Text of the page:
This little idea got me thinking about Twitter and the people I follow. You see, I maintain a private list of just over 130 people that I follow. I don’t publish this list, but I allow these people to influence me in some way shape or form. While many of them I often do agree with, there is easily about 1/3 of them I don’t.

Tim Keller speaks to this when he says:

“When you listen and read one thinker, you become a clone… two thinkers, you become confused… ten thinkers, you’ll begin developing your own voice… two or three hundred thinkers, you become wise and develop your voice.”

Several times over the course of this past year I’ve intentionally withdrawn from social media seeking a better perspective. Because it’s my first calling to experience the gospel for myself, before attempting to lead others in doing the same, I’ve used that distance to develop a healthier gospel perspective about social media.

Here’s what I’ve learned:

1. Everyone says they are an expert. I’m sure you’ve heard others mention this, but I tend to see this more as everyone wants to be a somebody, wants to be perceived as important, special, significant in some way. It’s what drives the “look at me” frenzy, endless self promoting, platform building culture we have now settled into. The gospel cures this (Matt. 16:25, Matt 20:16). John Piper beautifully communicates a better perspective when he says:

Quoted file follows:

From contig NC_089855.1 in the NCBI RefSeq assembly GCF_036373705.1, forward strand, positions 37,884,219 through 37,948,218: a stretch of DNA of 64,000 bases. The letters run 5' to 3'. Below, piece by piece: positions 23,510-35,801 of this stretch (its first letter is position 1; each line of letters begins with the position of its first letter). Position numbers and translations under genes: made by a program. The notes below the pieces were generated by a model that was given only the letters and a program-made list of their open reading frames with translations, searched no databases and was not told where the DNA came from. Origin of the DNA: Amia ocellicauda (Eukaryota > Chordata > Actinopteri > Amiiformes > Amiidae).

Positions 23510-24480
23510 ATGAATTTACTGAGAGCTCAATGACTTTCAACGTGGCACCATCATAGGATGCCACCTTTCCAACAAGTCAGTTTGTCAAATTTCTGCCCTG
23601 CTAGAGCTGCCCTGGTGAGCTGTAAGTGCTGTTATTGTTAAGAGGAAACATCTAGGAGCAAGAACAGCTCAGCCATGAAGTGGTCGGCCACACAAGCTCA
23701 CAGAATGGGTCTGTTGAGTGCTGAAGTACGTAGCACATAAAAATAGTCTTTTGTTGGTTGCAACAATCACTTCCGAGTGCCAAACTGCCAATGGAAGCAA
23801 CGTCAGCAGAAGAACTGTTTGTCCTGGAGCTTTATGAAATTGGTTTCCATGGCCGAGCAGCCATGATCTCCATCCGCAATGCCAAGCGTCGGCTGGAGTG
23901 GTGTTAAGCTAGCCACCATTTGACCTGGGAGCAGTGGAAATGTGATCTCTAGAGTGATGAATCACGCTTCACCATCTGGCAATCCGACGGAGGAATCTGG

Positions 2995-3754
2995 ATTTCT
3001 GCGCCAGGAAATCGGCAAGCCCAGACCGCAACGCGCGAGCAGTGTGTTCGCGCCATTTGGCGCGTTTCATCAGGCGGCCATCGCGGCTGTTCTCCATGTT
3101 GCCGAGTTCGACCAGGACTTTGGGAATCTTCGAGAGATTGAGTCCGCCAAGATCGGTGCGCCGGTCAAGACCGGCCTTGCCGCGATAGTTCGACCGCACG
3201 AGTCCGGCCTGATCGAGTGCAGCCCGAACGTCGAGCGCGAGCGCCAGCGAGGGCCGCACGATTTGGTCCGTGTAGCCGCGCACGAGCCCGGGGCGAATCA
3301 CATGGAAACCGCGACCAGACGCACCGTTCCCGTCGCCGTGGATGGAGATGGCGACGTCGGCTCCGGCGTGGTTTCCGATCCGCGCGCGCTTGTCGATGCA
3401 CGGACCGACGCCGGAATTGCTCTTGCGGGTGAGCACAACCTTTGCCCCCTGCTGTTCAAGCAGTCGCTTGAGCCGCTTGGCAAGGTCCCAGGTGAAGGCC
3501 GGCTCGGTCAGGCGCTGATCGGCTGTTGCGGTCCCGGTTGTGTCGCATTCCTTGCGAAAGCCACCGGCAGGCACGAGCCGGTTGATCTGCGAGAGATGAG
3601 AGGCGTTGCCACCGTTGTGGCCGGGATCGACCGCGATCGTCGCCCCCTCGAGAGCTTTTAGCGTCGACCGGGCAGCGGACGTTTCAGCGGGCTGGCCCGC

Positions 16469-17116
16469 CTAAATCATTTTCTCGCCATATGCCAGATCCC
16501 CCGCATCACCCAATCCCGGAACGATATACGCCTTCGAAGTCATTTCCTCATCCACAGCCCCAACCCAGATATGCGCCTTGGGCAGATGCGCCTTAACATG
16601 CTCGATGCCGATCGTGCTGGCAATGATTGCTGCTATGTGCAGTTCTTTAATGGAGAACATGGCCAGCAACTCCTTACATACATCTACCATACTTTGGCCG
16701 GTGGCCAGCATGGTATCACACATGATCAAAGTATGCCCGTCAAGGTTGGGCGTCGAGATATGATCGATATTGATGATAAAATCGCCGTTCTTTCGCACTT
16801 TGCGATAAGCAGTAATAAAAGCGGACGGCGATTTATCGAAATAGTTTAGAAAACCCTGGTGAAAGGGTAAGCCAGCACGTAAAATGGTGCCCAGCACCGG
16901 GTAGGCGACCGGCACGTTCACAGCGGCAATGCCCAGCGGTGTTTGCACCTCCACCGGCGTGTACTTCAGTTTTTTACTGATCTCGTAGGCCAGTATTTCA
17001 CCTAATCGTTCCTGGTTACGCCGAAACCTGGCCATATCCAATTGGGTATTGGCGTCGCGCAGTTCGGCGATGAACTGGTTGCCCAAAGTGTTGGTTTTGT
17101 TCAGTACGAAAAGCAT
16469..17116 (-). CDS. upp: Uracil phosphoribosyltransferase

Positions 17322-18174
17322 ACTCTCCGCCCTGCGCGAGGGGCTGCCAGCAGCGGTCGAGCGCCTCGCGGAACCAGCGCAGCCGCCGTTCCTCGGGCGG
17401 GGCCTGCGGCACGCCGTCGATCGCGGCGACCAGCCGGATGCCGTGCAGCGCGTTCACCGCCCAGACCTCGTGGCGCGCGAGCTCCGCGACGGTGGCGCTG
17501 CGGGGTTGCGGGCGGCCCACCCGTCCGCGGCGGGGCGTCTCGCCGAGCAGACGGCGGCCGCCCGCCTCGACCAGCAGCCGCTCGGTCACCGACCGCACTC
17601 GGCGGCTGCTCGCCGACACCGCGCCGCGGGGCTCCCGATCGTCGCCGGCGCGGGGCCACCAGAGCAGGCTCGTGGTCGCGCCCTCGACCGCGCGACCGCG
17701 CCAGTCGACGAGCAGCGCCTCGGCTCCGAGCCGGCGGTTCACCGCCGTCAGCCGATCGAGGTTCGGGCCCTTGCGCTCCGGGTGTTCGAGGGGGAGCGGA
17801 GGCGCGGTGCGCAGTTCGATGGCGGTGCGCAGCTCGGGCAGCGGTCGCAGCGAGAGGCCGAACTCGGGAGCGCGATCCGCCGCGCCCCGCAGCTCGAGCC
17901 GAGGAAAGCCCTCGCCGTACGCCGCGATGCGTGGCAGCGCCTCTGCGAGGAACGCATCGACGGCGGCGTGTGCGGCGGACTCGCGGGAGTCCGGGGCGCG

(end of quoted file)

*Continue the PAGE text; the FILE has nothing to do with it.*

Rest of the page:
“We weren’t meant to be somebody–we were meant to know Somebody”

2. It’s not about connection as much as people say. Simply put, if this were true, then we’d be the most connected people group of all people groups in the history of people groups. And while we certainly are more connected than ever, rather have more access than ever, paradoxically it’s true we are also a more disconnected culture.

Jon Acuff presents the healthiest perspective here. Social Media is really more about collecting ideas, sharing those ideas, and spreading those ideas. The very best interactions I have on Twitter or Facebook or any other platform have always left me encouraged, and inspired. Not to mention, I’d still rather have an exchange over a warm beverage than an exchange of 140 characters.